For almost a year, Iran looked set to hunker down and take the Trump administration’s repeated punches—the withdrawal from the nuclear deal, the escalating sanctions, the intensified threats. But now Iran is punching back.
On Monday, Tehran announced a clear and rapid plan to start breaching the nuclear deal—which Iran and all the original signatories have stayed in without the United States—unless certain conditions were met.
If the administration’s assumption was that its “maximum pressure” campaign would force Iranian capitulation at no cost to the United States or its allies, that assumption is proving mistaken.
The number of manmade objects in orbit is set to triple in five years, a reflection of humanity’s growing dependence on ever-cheaper satellites for communication and imagery. Yet more spacecraft means more space debris to threaten them.
Technology can help. Sensors can track the larger pieces of orbiting junk, satellites can be built to dodge them, and giant nets may someday help collect cosmic litter, says Ambassador Sorin Ducaru, who directs the European Union Satellite Center. But what’s really needed, he said, are new international agreements governing how satellites are built and, eventually, degrade.
“This debris is already creating a huge problem because it’s hard to address,” Ducaru said in a conversation at the GLOBSEC security conference in Bratislava, Slovakia.
In two weeks, G-20 leaders will meet in Osaka to take up a range of pressing global issues, after which a set of key U.N. summits in September will convene world leaders to take stock of and chart forward progress in three vital areas: the 2030 Agenda, climate action, and financing for development.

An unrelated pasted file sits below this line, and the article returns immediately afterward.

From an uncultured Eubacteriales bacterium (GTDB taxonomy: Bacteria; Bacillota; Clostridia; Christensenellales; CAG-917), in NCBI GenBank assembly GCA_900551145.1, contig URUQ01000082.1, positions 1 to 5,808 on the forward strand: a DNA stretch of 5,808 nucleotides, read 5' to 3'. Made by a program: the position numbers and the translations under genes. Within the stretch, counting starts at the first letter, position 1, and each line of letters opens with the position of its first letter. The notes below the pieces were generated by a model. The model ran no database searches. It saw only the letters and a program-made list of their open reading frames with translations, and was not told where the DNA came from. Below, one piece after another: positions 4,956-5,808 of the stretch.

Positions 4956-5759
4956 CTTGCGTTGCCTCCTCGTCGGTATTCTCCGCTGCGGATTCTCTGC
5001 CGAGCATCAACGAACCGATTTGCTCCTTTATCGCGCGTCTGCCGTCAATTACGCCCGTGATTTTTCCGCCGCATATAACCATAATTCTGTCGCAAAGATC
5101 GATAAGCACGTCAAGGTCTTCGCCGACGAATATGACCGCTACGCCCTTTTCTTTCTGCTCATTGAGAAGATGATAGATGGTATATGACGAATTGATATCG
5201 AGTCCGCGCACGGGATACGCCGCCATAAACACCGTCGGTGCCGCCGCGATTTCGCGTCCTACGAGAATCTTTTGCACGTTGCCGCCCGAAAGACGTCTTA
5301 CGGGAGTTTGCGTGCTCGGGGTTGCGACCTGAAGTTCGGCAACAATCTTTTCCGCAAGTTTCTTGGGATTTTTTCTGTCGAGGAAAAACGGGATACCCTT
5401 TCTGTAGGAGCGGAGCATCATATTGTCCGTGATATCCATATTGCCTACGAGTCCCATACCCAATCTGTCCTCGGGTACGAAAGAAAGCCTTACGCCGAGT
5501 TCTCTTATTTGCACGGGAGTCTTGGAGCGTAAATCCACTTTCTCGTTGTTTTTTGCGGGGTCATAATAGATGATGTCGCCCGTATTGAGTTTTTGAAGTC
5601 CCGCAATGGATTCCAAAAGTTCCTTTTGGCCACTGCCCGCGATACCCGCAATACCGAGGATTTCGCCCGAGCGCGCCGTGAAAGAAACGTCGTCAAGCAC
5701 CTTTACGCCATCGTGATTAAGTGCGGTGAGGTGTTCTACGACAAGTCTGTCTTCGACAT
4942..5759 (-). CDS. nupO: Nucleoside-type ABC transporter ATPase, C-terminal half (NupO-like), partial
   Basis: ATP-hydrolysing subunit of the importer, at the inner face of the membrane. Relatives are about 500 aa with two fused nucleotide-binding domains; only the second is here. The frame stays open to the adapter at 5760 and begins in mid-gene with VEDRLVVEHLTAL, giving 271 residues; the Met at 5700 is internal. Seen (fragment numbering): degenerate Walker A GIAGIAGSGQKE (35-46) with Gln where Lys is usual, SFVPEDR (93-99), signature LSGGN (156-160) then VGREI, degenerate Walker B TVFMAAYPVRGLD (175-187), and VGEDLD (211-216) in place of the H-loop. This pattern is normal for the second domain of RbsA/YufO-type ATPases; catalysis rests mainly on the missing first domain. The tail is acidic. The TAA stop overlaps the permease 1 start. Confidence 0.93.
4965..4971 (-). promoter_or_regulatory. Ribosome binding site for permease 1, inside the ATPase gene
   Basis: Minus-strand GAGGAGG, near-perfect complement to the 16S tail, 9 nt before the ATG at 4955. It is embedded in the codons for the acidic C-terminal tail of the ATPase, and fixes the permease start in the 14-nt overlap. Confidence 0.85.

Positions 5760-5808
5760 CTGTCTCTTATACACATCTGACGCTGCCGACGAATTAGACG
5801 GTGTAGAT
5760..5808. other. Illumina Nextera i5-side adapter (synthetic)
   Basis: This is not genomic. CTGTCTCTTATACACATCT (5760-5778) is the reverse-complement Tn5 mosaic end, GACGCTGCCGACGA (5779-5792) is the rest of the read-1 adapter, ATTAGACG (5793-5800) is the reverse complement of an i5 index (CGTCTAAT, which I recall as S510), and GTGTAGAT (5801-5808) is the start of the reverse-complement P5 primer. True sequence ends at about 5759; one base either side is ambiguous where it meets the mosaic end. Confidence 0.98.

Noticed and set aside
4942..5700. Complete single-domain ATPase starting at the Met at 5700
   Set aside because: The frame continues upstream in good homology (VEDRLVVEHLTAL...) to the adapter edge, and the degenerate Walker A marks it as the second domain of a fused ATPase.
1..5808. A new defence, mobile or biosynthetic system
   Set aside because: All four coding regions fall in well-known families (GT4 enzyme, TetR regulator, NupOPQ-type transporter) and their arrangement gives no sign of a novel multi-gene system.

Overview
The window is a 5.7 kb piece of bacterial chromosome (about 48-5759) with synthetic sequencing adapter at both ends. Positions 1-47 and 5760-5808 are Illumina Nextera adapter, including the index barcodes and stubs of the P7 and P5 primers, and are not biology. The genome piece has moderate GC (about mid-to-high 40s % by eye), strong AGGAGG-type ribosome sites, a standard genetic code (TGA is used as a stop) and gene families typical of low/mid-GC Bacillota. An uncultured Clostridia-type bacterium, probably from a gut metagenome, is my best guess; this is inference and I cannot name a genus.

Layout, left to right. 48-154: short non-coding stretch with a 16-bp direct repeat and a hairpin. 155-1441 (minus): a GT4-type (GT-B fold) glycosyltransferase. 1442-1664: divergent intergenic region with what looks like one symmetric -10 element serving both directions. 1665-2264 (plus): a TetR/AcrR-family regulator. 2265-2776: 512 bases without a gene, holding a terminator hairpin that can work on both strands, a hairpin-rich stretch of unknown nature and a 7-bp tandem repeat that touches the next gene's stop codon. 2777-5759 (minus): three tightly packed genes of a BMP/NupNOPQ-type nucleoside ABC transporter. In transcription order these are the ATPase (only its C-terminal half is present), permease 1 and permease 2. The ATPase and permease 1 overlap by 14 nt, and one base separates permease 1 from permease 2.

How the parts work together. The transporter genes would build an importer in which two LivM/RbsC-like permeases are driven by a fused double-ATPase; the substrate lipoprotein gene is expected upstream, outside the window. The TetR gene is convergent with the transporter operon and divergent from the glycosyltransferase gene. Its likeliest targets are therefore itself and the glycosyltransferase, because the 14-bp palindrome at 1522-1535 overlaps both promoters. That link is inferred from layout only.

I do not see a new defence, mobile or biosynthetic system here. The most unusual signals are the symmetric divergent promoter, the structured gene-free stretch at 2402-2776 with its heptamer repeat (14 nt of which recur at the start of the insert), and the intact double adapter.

The U.N. Climate Summit will test the willingness of world leaders, including G-20 countries, to scale up ambitions to tackle the urgent threat of climate change. Accounting for more than 80 percent of global emissions, the role of the G-20 is pivotal.
Boeing suffered a fresh setback at the opening of the Paris Airshow on Monday as the U.S. planemaker’s engine supplier revealed a delay affecting its all-new 777X jet, while Airbus targeted the middle of the market with a rival plane.
GE Aviation said it had found unexpected wear in a component for the GE9X engine it is making for Boeing’s 777X, the world’s largest twin-engined jet, forcing a delay of several months while it redesigns and tests the part.
The aerospace industry’s biggest annual event, which alternates with Britain’s Farnborough Airshow, is traditionally a slugging match between Airbus and Boeing in the $150 billion a year commercial aircraft market.
Sweden’s AB Volvo is joining forces with Nvidia to develop artificial intelligence used in self-driving trucks, in a boost for the U.S. chipmaker that was ditched by Tesla last year.
The agreement announced on Tuesday by Nvidia and Volvo, the world’s second-biggest truckmaker after Daimler, is a long-term partnership spanning several years. Work will begin immediately in Gothenburg, Sweden and Santa Clara, California.
A Qatari technical delegation held talks in Israel and the Gaza Strip this week about helping pay for a proposed new power line between them, officials on both sides said on Tuesday, marking a potential expansion of Doha’s aid efforts for Palestinians.
Qatar has in recent years funneled hundreds of millions of dollars into relief projects in Hamas-controlled Gaza, which it views as helping stave off privation and fighting with Israel.
About 800,000 doctors across India went on strike on Monday to demand better working conditions, following years of complaints about violent attacks from patients’ families.
A brutal assault on a junior doctor in Kolkata, the capital of West Bengal, appears to have been the final straw. Paribaha Mukhopadhyay was walking down a corridor at NRS hospital with a colleague when a group of men attacked them.
President Donald Trump likes trade wars because he thinks they are “easy to win,” as he infamously put it, and because he thinks they will help improve the trade balance. Trump claims past American presidents have been weak, allowing other countries to take advantage of the United States in trade negotiations. As evidence, he points to the large American trade deficit.
But any economist worth her salt will tell you that the deficit doesn’t reflect what Trump thinks it does.
Instead, it simply reflects the propensity of Americans to spend more than they save and invest.